There comes a time in almost every Georgetown game when the opponent's passes begin getting dropped, when the players become too tired to get their hands up on defense and turnovers begin coming one after another. At that point, Georgetown's defensive press has gained full control and the opponent has given up without wanting to.

When the subject is Georgetown defense, you have to start with the pressure, or for short, the press. It cripples. Sometimes you can see opposing players stop and take a deep breath after just getting the ball over midcourt. For the next two weeks, game by game if Georgetown continues to advance through the NCAA tournament, coaches will study that pressure on film. You can see the pressure on film, but you can't feel it.

Georgetown Coach John Thompson says this Hoyas team probably doesn't play defense quite as well as last year's championship team. Even so, Georgetown is still the best defensive team in the nation, allowing opponents to make only 39.9 percent of their shots. The press is largely responsible.

Tennessee State Coach Ed Meyers, who has coached for and against Georgetown, said, "The team playing Georgetown, by the end of the game, is like a punch-drunk boxer in the 15th round. There's nothing left. You've spent everything you've got just trying to get upcourt.

"You make a bad pass or travel with the ball . . . it doesn't even have to be a turnover. It can be a bad shot, or you're too tired to rebound. Look at the second shots Georgetown got against St. John's last week. They didn't even have to jump, the St. John's kids were so tired.

"The consistency of it is incredible," Meyers, a former GU assistant, continued. "You don't know when it's going to strike, how they're going to strike or for how long. I hear these announcers on television, 'And Georgetown's in such-and-such a defensive press now.' And before the guy can finish, John's got them in something else. I wouldn't know what he was in myself if I hadn't worked there."

Thompson's philosophy of the press is not necessarily to create turnovers directly, but in his words, "to wear opponents down."

Coach Gary Williams of Boston College, another one of the few teams in the country which relies so heavily on pressing, said, "When people measure the effectiveness of a press, they sometimes do it by the number of steals. But Georgetown's philosphy is to tire you out. By the second half, maybe you're too tired to take that 20-foot jump shot."

Or maybe a team is too tired to even figure out how to attack Georgetown's defense.

"There are different variations," Thompson said. "But basically we use a man-to-man press and a zone press. But in both those, you have different wrinkles, such as whether you pick it up full court, or three-quarter court; whether to key on certain people, or shade to others.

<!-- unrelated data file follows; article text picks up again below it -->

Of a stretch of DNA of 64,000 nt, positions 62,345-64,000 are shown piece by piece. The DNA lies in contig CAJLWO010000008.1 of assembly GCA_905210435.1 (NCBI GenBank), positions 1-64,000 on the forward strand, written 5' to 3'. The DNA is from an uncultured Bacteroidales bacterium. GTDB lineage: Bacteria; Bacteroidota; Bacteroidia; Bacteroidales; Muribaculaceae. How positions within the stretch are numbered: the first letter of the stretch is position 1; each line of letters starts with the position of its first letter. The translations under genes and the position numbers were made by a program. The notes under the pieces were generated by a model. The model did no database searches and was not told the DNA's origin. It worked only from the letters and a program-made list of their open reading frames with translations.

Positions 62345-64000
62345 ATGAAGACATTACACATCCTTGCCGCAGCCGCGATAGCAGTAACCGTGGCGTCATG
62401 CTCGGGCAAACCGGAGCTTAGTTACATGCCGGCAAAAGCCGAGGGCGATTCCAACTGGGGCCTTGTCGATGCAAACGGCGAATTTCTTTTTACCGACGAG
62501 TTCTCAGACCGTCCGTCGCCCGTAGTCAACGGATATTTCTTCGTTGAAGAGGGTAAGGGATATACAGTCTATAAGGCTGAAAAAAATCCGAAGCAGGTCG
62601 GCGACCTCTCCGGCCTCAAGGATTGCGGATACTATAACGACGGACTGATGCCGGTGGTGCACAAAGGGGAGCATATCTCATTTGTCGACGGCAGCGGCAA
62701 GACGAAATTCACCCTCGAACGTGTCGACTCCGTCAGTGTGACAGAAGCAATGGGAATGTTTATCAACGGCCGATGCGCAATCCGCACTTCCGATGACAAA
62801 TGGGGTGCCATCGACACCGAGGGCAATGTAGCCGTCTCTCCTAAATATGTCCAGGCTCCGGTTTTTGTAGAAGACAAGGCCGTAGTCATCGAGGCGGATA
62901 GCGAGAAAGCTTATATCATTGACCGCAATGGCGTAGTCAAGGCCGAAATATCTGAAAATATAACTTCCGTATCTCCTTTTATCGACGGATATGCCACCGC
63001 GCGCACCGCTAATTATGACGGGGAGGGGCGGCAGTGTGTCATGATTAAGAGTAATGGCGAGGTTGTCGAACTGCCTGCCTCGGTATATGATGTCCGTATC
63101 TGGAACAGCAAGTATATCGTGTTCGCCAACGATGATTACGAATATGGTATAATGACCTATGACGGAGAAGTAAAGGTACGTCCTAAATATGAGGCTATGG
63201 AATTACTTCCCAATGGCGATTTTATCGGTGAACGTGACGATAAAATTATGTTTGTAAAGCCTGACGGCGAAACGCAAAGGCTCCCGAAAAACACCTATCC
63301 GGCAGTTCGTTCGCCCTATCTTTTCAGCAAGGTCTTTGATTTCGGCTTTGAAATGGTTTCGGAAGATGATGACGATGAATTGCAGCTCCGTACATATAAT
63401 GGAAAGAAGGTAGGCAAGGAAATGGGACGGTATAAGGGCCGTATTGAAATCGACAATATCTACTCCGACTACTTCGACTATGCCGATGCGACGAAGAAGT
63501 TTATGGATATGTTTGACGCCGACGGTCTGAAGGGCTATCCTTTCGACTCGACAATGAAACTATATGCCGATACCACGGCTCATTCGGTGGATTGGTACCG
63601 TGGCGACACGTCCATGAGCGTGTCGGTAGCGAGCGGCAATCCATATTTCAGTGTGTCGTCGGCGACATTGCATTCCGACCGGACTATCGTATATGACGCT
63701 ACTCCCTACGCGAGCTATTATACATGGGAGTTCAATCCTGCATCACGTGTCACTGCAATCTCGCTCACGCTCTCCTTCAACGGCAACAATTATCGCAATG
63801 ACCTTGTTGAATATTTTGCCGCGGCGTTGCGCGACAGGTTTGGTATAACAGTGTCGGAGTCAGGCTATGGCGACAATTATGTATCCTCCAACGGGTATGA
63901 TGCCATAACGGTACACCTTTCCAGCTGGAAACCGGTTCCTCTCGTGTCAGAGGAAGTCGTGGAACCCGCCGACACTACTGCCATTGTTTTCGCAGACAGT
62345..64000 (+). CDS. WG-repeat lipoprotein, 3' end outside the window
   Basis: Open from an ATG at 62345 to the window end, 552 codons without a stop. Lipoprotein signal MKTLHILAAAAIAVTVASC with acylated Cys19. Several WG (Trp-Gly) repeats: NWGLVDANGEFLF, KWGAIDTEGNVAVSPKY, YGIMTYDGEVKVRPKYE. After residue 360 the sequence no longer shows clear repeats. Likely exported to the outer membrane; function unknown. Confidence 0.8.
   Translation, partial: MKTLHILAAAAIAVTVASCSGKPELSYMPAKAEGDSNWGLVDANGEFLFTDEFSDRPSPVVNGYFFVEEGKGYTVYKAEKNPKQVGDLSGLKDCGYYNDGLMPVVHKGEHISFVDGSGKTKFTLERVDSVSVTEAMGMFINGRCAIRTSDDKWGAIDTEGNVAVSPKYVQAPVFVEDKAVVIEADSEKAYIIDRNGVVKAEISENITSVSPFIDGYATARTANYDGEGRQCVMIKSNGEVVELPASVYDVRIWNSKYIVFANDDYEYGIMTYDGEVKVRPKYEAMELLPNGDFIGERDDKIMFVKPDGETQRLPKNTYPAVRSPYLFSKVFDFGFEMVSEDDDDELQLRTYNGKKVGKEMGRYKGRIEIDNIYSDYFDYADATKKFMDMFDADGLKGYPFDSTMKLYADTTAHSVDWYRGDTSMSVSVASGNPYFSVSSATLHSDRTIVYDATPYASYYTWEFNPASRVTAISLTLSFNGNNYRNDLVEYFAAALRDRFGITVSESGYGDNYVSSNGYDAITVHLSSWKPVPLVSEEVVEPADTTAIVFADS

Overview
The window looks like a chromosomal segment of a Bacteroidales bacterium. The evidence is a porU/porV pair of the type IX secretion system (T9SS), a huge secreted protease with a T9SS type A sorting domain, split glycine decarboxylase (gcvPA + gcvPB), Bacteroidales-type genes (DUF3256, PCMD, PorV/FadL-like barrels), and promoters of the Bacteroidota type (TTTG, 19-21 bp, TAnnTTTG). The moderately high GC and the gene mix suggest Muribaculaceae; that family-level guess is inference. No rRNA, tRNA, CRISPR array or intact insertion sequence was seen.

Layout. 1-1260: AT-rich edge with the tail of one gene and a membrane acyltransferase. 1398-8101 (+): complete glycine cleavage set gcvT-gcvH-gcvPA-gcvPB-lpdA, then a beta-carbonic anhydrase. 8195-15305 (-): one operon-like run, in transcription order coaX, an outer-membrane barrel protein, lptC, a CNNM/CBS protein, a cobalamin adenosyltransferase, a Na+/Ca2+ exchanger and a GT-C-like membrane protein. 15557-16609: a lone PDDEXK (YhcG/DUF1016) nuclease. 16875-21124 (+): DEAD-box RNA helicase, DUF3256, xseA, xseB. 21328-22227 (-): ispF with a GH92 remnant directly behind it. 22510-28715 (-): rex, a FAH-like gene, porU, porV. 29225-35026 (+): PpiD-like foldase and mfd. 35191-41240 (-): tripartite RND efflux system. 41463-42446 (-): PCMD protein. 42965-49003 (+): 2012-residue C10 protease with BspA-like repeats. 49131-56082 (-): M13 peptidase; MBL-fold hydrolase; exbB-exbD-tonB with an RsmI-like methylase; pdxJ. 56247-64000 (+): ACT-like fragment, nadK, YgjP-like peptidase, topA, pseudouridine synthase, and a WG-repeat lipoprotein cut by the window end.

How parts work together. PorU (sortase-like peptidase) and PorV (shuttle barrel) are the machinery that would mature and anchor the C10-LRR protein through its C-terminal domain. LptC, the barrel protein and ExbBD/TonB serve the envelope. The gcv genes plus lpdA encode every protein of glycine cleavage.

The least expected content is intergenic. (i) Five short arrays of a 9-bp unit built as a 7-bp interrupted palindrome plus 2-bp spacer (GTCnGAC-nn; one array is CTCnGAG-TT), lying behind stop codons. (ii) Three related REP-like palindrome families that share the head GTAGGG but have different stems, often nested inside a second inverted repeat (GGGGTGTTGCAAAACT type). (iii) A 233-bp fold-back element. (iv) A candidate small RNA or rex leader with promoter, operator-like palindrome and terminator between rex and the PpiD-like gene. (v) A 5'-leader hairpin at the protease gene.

"With Chris Mullin (of St. John's) for example, we play the ball because he throws the inbounds pass, and we don't want him to be able to get the return pass. Against Pearl (Dwayne Washington of Syracuse) we have to play him from getting the inbounds pass. Because of his exceptional ballhandling skills, he's capable of dribbling through double teams and breaking the press himself."

Not too many players in the country, however, are capable of doing that. Even at the beginning of the game, Georgetown's press disrupts.

"They make you play at their pace," Williams said. "You have to move the ball pretty quickly just to get it up the court. Then it's hard to pull it back out and play at your pace."

Williams talked about one of the presses Georgetown often uses, a 1-2-1-1 zone, with 7-foot Patrick Ewing the one in back. And there's also a man-to-man press where Georgetown will put all four men in front of the opposition's four men, or "face guarding," as Williams calls it. If the ball is successfully thrown inbounds, Georgetown can go back into its 1-2-1-1. In some situations, a long pass over the face guarders could theoretically lead to one player getting downcourt, where he would confront Ewing. "And that," Meyers said, "is a zero percent scoring chance."

All this is so effective for several reasons, including the fact that Thompson has been using various pressure defenses for years, certainly long before Ewing arrived on campus. Also, Georgetown has the quick, agile athletes who can execute it. David Wingate has 57 steals, Reggie Williams and Michael Jackson each has 45. Even Ewing has 35 steals this season, a phenomenal number when one considers that Memphis State 7-footer William Bedford has 11 steals this season and Southern Methodist 7-footer Jon Koncak has 13.

A primary point is that the entire team is aggressively applying pressure as Thompson wants him to. "First of all," Williams said, "the press establishes an aggressive defense for your team. It's a way to make sure your team starts at a certain level of defense every single game. If you're not hustling and diving, you're exposed immediately. You can hide guys sitting back in a zone, but not in full-court pressure. Each player makes the commitment to be the best defensive player he can be."

Most teams can't even simulate Georgetown's level of defensive pressure in practice. "Your second team can't even duplicate what Georgetown will do," he said. "It's the best press I've seen since the 1960s UCLA teams."

Meyers was asked what coaches could do in the next few days to prepare for Georgetown, if they could change anything to combat the Hoyas' oppressive press. "It's like the $64,000 question," Meyers said. "Either you know the answer or you don't. Change now, and Georgetown will tear you apart."